Gretta Stark has been a reporter for the River Falls Journal since July of 2013. She previously worked as a reporter for the New Richmond News from June 2012 to July 2013. She holds a BA in Print and Electronic Media from Wartburg College.
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A group of people gathered at River Crest Elementary School in Hudson Tuesday, May 15 for the first public feedback meeting held by the district as it begins the process of resetting the elementary school boundaries. District Superintendent Nick Ouellette said it was a great turnout, especially considering the sunny, 80 degree weather outside. "This is a great turnout to get people on the front end and understand the information and what we're dealing with here," Ouellette said. "We're very excited."
Craig Lewis taught for 35 years. As the Hudson resident neared retirement, he made a decision that's made a big impact on his life. "I knew I wasn't going to be able to just go cold turkey on having kids around," Lewis said, "So it just seemed like the right thing to try." Lewis decided to become a foster parent. For three years he was a teacher and a foster parent. Then, he retired and went into foster care full time. "Every day is rewarding," Lewis said. "Every day is fun. Something different."
Renovations at Hudson High School are "exceeding expectations," according to district Superintendent Nick Ouellette. "The kids have been outstandingly accommodating," he said. "The staff has been very accommodating. The workers have been very gracious and very helpful through the project. "It's going as well as we could expect when you're trying to do this level of construction while you're keeping 2,100 people going to school and work in the same building."
Hannah Burns loves seeing people use the fitness park located near Hudson's Lakefront Park. Just installed in November, the park was Burns' special project. Last month, she stopped by a Hudson School Board meeting to talk about her project and the award she's received because of it. Burns earned a Prudential Distinguished Finalist bronze award for the state of Wisconsin, and also won on a local level. In addition, Burns received a Presidential volunteer award, according to her mom, Kim Burns. When she started the project, Hannah had no idea all this would happen.
About nine years ago, housing development became popular in Hudson, and a group of citizens were concerned that Hudson would lose what makes it unique: the river, nature, and farms. They formed a group to talk about it, said Gloria Adrian. From a sustainability workshop given by UW-River Falls Professor Kelly Cain, Anastasia Shartin developed an idea to get a group of artists together. "It was kind of a radical idea, because getting artists together and to work together is pretty hard," Adrian said, "because they're all so individualistic."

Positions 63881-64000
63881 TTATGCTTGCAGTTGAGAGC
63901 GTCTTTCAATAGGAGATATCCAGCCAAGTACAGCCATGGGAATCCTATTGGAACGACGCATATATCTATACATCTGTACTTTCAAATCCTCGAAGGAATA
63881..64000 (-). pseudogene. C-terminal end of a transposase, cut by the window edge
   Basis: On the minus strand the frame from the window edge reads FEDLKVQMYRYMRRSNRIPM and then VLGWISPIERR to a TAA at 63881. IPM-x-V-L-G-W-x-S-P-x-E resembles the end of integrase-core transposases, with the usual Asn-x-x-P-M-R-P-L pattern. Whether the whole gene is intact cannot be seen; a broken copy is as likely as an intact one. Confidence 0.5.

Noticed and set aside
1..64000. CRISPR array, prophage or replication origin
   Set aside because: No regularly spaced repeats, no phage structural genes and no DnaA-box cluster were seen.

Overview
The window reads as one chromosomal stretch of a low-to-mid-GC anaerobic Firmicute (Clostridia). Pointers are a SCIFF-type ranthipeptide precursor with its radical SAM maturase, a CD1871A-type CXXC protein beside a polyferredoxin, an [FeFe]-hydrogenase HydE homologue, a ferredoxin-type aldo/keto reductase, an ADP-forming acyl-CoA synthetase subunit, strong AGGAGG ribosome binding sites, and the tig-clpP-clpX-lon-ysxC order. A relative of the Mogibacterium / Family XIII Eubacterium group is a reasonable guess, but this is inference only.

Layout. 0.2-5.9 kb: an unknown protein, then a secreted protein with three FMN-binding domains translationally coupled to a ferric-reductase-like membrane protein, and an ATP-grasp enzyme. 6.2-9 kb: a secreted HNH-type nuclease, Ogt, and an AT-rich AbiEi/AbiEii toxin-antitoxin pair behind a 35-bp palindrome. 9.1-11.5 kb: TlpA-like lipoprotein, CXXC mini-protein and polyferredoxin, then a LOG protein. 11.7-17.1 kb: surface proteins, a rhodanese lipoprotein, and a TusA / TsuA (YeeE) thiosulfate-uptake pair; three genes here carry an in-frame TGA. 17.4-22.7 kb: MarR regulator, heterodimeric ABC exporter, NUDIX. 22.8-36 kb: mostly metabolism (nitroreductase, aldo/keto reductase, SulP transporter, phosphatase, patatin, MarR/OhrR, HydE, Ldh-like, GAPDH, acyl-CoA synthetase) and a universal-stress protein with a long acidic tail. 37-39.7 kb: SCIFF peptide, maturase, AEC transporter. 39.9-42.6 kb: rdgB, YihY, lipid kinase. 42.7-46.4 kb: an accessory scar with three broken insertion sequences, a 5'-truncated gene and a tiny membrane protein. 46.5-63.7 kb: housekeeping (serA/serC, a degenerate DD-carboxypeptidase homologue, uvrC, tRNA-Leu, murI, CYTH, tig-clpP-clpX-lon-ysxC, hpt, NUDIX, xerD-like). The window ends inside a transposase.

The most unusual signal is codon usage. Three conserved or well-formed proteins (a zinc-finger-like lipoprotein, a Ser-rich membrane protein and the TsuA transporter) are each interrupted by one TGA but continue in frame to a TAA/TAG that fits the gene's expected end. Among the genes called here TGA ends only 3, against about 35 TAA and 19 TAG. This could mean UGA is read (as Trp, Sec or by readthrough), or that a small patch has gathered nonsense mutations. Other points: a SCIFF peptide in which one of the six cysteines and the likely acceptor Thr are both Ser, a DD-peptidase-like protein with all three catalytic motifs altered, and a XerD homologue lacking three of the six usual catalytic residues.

Hudson celebrated the premiere of its second Discover Wisconsin episode Monday evening, April 2. A premiere party at The Phipps Center for the Arts started with a social hour and refreshments, before the crowd moved to the theater to view the episode. It was a special preview as the episode won't air until Saturday, April 7. Mary Weller, Director of Tourism for the Hudson Chamber of Commerce, said a few words to introduce the episode. "Everybody wins when we do this show," she said.
Anne Jackson headed all the way to Puerto Rico last weekend for the 70.3-miles Ironman Puerto Rico. The triathlon is a 1.2-mile swim, a 56-mile bike ride and a 13.1-mile run. But, for Jackson, the event is about more than a race. "This is my chance to bring awareness and to help the homeless dogs of Puerto Rico," she said. Jackson has done the Ironman Puerto Rico the last two years. Last year, she noticed many stray dogs around. As a dog lover, she said, she couldn't help but feel sorry for them.
Sara Nielsen looks forward to "The Pillow Fight" every year. In fact, she's been nicknamed "The Pillow Queen" by a coworker because she enjoys the event so much. "It's incredible, it's just really incredible, and people just think it's really fun," she said. Well, what is it?
The first ever River Dunk drew brave souls to jump into frigid St. Croix River waters in Hudson to support local charities.
As the snow piled up Monday, Jan. 22 River Falls' snow maintenance staff was working hard to clear roads and keep driving conditions as safe as possible. But even as they worked on the large storm, they were being conscious not to over-use one go-to snow and ice removal tool: salt. "You can overdo salt," said City Operations Director Mike Stifter, "and salt has a real negative effect on the environment." And especially on water resources, like the Kinnickinnic River.